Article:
Why employee resource groups matter: a driving force of diversity and inclusion

By Georgia Maw | October 20, 2020

A diverse and inclusive workplace leads to new and innovative ideas, engaged employees, and stronger teams. Ultimately, diversity and inclusion makes good business sense. But to truly see the benefits, a key component is making sure employees feel like they belong and are comfortable being their authentic selves at work. Visibility and advocacy play a critical role in making that happen.

When employees see themselves reflected in an organization, they know it's a safe place for them—they know they belong. When I walk down the street and see a shop with a rainbow sticker in the window, as a gay woman, I know I'm welcome there. Free from harassment. Free from awkward stares. Visibility in the workplace is no different.

It wasn't until I was at an organization that was actively visible in their support of the LGBTQ+ community that I felt like I could come out, particularly to suppliers, customers, and external stakeholders. As a woman, I already felt like I was at a disadvantage and I didn't want to add anymore barriers to my career. And I saw being gay as a career stopper.

Before I was out in the workplace, I used to put a tremendous amount of energy into editing my conversations. I would be so concentrated on not mentioning my partner that I would end up not talking about myself, preventing me from being able to connect with my colleagues. Ultimately, I wasn't able to bring my authentic self to work.

Studies have shown that people who bring their whole self to work are more productive, happier, and less stressed. Their whole well-being is enriched. That's why I believe it's incredibly important all communities feel welcome within an organization.

One of the ways we can do this is through employee resource groups (ERGs). They're a great way to give employees the opportunity to meet like-minded colleagues while raising awareness and driving positive change on key issues that they're passionate about. It's important that change is led from within. ERGs bring together a cohort of peers dedicated to breaking down barriers and providing advocacy.

Recently we launched a LGBTQ+ Subcommittee and Ally Network for our Australia offices. Even though my day-to-day responsibilities as a software engineer keep me busy, I volunteered to start the group because I strongly believe in giving back. A previous organization I worked for had started a similar group. Even though it was not very far progressed, it gave me an incredible sense of belonging. I knew it was something we could benefit from here at Hatch.

Our group has had the opportunity to work together to create actions that will lead to meaningful change. That in itself has led to such positivity. It's inspiring when you get a group of people together that really believe in a cause and want to move it forward. The more people we bring on and the more I talk about it, the happier I am that I started it.

Here are five tips for starting a successful ERG:

  • Get executive sponsorship. Having advocacy at the executive level is an absolute must; it will ensure you continue to have a mandate. Without a mandate you run the risk of becoming a discussion group rather than a committee that facilitates and drives meaningful change within the organization.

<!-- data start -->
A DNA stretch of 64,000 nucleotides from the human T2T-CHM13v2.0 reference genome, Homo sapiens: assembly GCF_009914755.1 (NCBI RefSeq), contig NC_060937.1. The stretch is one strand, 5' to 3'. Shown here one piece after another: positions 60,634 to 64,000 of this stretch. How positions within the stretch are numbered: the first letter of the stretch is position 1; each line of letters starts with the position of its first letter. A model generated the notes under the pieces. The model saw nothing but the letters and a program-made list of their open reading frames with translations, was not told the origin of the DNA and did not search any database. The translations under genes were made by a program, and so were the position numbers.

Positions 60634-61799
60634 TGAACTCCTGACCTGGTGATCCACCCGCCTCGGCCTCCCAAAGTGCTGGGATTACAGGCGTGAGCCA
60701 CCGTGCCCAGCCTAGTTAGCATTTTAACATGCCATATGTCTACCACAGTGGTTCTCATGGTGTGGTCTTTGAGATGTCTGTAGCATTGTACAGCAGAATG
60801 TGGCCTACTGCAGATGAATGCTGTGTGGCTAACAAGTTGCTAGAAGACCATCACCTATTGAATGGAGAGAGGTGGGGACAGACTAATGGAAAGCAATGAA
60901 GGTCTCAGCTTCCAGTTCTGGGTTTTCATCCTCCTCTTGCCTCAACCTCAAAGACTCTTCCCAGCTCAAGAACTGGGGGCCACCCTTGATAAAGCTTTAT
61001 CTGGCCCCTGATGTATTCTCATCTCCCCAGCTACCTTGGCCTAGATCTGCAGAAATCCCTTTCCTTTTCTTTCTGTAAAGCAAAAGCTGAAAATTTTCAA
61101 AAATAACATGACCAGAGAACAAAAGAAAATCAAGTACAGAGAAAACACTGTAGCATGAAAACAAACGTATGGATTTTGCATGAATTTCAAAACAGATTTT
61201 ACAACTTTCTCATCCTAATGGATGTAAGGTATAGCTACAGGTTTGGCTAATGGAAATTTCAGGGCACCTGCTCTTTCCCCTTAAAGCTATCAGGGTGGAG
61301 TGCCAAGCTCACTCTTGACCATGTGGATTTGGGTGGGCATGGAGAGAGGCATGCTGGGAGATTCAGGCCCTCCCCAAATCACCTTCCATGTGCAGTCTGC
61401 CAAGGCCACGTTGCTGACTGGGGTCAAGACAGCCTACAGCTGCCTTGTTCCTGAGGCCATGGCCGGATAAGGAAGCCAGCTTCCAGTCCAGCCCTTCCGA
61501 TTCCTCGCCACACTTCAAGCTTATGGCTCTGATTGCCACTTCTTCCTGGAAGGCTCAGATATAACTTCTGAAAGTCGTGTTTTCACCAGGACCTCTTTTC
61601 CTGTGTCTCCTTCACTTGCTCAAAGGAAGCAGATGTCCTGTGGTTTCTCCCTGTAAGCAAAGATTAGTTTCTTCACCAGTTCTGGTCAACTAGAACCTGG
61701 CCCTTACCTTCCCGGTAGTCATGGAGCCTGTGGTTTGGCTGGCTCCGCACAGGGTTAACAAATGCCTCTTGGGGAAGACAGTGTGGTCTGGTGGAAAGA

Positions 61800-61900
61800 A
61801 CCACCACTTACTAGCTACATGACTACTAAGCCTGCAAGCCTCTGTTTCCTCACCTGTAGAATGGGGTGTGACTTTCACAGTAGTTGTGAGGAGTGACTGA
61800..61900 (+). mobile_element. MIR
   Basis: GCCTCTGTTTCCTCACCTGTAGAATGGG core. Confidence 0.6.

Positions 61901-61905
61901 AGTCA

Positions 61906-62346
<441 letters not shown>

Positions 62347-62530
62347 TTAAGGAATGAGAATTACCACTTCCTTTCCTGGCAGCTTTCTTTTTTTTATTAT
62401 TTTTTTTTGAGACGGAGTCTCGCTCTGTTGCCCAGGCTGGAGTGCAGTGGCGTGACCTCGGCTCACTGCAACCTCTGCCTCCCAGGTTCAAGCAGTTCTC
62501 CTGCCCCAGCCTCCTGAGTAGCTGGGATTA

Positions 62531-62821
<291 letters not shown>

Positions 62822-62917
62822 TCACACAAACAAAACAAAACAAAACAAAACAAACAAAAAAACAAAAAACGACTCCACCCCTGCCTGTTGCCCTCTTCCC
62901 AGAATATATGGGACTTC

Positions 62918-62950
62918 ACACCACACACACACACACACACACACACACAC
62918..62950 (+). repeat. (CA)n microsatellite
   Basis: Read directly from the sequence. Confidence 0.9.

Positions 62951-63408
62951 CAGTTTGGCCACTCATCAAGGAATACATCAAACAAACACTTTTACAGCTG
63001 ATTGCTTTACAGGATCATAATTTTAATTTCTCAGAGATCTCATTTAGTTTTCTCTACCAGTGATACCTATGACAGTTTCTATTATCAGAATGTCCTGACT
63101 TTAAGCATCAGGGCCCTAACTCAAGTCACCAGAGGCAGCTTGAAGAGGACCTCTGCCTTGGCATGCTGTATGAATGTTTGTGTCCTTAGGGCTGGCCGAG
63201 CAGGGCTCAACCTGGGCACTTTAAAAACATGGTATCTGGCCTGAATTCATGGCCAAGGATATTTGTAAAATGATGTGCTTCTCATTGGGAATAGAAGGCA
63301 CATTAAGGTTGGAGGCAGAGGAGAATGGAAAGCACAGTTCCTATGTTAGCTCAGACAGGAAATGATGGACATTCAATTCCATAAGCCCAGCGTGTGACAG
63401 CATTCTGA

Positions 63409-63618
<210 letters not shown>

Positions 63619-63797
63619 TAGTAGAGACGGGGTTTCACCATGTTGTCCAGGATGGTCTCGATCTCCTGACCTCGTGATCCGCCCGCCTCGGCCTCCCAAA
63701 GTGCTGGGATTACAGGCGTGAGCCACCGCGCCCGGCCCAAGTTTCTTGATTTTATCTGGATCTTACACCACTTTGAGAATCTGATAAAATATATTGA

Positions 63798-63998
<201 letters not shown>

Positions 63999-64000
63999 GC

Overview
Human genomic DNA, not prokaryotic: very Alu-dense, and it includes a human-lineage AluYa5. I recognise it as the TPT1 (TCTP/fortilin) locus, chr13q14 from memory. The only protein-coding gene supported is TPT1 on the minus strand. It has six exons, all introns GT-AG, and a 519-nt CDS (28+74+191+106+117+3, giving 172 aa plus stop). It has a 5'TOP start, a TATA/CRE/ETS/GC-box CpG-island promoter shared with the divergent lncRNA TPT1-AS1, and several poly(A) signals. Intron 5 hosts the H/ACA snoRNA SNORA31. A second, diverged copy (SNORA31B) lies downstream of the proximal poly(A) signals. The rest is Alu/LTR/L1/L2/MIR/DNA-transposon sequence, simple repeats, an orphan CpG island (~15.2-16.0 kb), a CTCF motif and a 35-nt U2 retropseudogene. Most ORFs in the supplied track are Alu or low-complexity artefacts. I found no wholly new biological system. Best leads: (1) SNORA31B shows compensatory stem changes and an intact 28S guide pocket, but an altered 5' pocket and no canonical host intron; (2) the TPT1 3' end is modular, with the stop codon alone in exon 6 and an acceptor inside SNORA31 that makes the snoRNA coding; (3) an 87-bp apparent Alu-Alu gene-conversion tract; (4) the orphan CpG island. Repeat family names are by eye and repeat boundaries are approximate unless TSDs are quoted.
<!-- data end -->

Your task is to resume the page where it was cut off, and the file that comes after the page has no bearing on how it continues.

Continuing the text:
• Map out your strategy. Create a strategy that outlines your vision, purpose, goals, and budget. Include how your group is structured and outline member roles and responsibilities. Detail your reporting requirements. Having these elements documented allows you to better hold yourselves accountable, just like you would with any project.
  • Think about your structure. Identify key roles and remember to build in redundancies. This is an extracurricular activity and keeping the same level of momentum and effort from everyone will be difficult. Think about having multiple people filling similar roles, so members will be able to support each other during busy times.
  • Find passionate members. Avoid tapping people on the shoulder just because they identify with a certain community; it doesn't automatically mean they'll want to participate. Work with your HR team to send a callout to employees across the organization. If there have been initiatives surrounding a similar topic, try reaching out to those who were involved.
  • Work with an external partner. It can be hard to know where to start, so having an external partner is like having a coach. There are subject matter experts who will be able to provide recommendations and guidance around training and strategy, and who will also be able to provide access to additional resources your organization's HR or D&I teams may not have. As an example, we have partnered with Pride in Diversity who have been instrumental in guiding us on this journey.

Change can't be led from the sidelines. At Hatch, we live by our Manifesto: we are committed to the pursuit of a better world through positive change. I believe that needs to be reflected outside of your day-to-day role. If you're passionate about something, join an ERG or even start one within your organization. I encourage you to think about the ways you can contribute back to your community, and do that in whatever way you possibly can. By working together we have the opportunity to lead active participation and become better citizens of the world.